Turkish President Recep Tayyip Erdogan said Wednesday the military will begin a land operation against Kurdish militants in northern Syria “at the most convenient time.”
Cheered by party lawmakers as he arrived at parliament, Erdogan reiterated pledges made earlier this week to escalate operations against Kurdish groups in Syria.
“While we press ahead with air raids uninterrupted, we will crack down on terrorists also by land at the most convenient time for us,” Erdogan said.
“Turkey has the power to identify, catch and punish terrorists who are involved in attacks against our country and nation, and those helping them, inside and outside our borders,” the president added.
Kurdish PKK separatists have been fighting a decades-long insurgency against Ankara. Kurdish militant groups control some areas of northern Syria close to the Turkish border.
Turkey blames the Kurdish militants for a November 13 bomb attack in Istanbul that killed eight people and injured more than 80 others. The Kurds deny responsibility.
In response, Turkey carried out air raids on Kurdish positions in Syria and northern Iraq this week, saying the operations killed 184 militants.
Kurdish groups say only civilians were killed in the air raids.
“The violations which have been committed by the Turkish occupation and the daily targeting are part of the genocidal war which was declared by the occupying Turkish regime against nations in northeast Syria in order to occupy these areas and destabilize security and stability,” said Talaat Younes, the co-chair of the Executive Council of the Autonomous Administration in Syria’s Jazeera region.
Rockets were fired across the border from Syria into Turkey Tuesday, killing at least three people. While Kurdish-led forces in Syria have not claimed responsibility, the Kurdish-allied Syrian Democratic Forces on Monday vowed to respond to the Turkish airstrikes “effectively and efficiently at the right time and place.”
The escalation threatens to ignite a febrile region, contested by global and regional powers and their allied militias amid the fallout of the Syrian civil war.
Turkish forces entered northern Syria in August 2016 in "Operation Euphrates Shield,” targeting the Islamic State or IS terror group and, more recently, Kurdish militants. Turkey and its allied Syrian militias now control large areas along the border.
Meanwhile, Russia continues to support rival Syrian government forces. Turkey and Russia struck an agreement in 2019 to push back Kurdish fighters from a “safe zone” along the Turkey-Syria border.
Ankara now sees an opportunity to expand its control and influence, says analyst Ali Bilgic of Britain’s Loughborough University.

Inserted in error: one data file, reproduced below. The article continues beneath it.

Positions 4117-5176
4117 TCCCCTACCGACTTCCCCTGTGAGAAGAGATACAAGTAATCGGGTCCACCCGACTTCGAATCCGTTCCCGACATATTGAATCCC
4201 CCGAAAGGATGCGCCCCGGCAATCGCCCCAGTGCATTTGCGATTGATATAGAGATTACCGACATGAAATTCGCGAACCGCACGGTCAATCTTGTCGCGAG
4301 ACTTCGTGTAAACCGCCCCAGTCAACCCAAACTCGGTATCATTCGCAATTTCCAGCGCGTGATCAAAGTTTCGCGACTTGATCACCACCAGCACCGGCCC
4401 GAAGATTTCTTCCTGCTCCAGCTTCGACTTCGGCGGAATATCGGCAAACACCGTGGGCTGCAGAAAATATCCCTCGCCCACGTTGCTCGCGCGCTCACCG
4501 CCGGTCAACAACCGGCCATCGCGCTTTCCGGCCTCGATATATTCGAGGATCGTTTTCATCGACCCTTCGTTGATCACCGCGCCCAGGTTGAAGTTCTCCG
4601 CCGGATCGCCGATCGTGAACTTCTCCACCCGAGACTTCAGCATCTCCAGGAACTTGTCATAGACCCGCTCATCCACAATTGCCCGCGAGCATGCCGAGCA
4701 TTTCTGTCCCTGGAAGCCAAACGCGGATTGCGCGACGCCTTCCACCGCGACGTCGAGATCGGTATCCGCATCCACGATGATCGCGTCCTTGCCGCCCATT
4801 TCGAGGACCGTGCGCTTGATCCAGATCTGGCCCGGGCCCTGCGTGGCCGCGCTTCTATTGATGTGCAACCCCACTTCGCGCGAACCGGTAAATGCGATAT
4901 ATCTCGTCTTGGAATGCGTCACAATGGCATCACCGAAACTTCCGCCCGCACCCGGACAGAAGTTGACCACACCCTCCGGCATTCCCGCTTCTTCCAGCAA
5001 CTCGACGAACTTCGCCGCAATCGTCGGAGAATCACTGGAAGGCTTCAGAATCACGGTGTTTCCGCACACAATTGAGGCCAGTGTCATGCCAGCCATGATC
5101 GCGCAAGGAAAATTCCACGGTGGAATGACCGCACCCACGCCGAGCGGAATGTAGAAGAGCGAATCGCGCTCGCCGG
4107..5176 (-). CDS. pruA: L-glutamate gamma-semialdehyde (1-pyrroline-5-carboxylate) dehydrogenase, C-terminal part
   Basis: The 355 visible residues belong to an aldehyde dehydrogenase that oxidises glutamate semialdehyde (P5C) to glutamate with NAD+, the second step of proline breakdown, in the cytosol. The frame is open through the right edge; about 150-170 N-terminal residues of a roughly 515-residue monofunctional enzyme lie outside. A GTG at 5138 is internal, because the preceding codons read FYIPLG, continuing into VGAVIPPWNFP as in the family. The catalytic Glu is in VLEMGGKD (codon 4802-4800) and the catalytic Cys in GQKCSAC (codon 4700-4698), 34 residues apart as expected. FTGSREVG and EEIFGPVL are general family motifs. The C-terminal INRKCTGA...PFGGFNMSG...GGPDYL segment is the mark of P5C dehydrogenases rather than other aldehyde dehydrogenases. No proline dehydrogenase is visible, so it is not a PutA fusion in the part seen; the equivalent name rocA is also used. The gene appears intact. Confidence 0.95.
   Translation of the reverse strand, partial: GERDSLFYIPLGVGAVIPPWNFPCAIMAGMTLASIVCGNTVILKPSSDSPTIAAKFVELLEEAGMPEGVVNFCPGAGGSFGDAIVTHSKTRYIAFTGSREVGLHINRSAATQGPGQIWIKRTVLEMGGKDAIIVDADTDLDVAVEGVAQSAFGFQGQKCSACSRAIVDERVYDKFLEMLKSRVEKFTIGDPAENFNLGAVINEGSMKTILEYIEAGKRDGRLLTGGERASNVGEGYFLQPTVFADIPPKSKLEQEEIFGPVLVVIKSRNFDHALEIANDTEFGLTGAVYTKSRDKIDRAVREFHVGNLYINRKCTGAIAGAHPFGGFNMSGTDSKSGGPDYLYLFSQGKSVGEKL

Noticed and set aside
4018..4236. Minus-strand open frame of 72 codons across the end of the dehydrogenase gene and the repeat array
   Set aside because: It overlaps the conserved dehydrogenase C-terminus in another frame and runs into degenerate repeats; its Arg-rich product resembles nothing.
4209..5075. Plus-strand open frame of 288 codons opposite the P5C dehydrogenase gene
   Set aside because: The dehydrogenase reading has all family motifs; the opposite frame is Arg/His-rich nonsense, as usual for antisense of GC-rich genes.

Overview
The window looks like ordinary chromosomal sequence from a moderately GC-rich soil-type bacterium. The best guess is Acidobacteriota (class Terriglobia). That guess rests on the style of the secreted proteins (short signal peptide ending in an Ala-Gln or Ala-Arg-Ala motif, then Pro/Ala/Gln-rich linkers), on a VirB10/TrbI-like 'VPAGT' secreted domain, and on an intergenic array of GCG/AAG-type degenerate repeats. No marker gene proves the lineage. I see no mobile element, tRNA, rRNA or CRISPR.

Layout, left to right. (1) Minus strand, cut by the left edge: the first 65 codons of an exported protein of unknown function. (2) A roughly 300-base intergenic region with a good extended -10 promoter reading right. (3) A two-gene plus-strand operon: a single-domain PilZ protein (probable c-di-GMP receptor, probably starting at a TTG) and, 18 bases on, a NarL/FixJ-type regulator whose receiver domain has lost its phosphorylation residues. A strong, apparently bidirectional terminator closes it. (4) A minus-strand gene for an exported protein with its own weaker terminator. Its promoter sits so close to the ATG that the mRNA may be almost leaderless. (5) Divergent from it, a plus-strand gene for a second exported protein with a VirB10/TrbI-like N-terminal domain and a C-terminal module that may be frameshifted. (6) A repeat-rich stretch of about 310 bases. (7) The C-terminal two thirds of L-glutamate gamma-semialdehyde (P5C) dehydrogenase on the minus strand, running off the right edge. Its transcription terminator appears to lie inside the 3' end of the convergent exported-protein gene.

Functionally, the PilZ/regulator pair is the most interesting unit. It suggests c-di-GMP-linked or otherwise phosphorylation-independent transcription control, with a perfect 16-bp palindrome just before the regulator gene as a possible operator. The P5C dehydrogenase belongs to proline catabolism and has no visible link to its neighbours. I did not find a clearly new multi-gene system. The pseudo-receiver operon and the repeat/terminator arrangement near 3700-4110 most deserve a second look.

“Russian influence in Syria, because of the war in Ukraine, has significantly declined recently. And Turkey, in my opinion, has been searching for an opportunity to change the status quo in Syria in favor of Turkish political interests, particularly in relation to the Kurdish region.”
The Turkish president may also see domestic political benefits, Bilgic told VOA.
“Turkey will be able to send more Syrian refugees back to Syria. And it will be an important political success for the government in consideration of the forthcoming elections in June 2023.”
Turkey’s pledge to launch a renewed offensive poses a challenge for its NATO ally, the United States. Washington supported Kurdish YPG forces in Syria in the fight against Islamic State and does not view the group as terrorists, despite designating the PKK as such.
The U.S. still has around 900 troops in the region and there are fears they could be caught up in any fighting. The Pentagon confirmed Wednesday that a Turkish airstrike targeted a military base sometimes used by U.S. forces.
In a statement to VOA Tuesday, Pentagon spokesperson Lt. Col. Phillip Ventura said, “Over the weekend, we saw a wave of Turkish airstrikes in northern Syria and Iraq, and new reports of attacks by Syrian Kurdish forces into southern Turkey. The Department of Defense continues to oppose any military action that destabilizes the situation in Syria or violates Iraq’s sovereignty through military actions uncoordinated with the Iraqi government. These actions threaten our shared goals, including to continue the fight against ISIS and make sure the group can never resurge.”
Russia expresses concerns
Russia has also called for de-escalation.
“We understand and respect Turkey’s concerns in regards to providing for its own security, we believe it is Turkey’s legitimate right. At the same time, we call for all the parties to avoid steps which could lead the situation to deteriorate. It might come back as a boomerang and worsen the security situation,” Kremlin spokesman Dmitry Peskov told Reuters Tuesday.
Turkey sees itself in a strong geopolitical position, argues analyst Ali Bilgic of Loughborough University.
“It can talk to Russia. And for Russia, Turkey is one of the one of the countries through which it can break the international and diplomatic isolation. And the United States needs Turkey because, pretty much, Turkish forces are the only NATO forces in Syria against Russia-supported (Syrian President) Assad's regime,” Bilgic told VOA.
Iran launches attacks
Adding to the growing regional tensions, Iran has launched drone and missile attacks on Iranian-Kurdish groups in northern Iraq, accusing them of destabilizing Kurdish-majority provinces in western Iran amid ongoing anti-government protests.
The United Nations has urged all parties to exercise maximum restraint and abide by international law.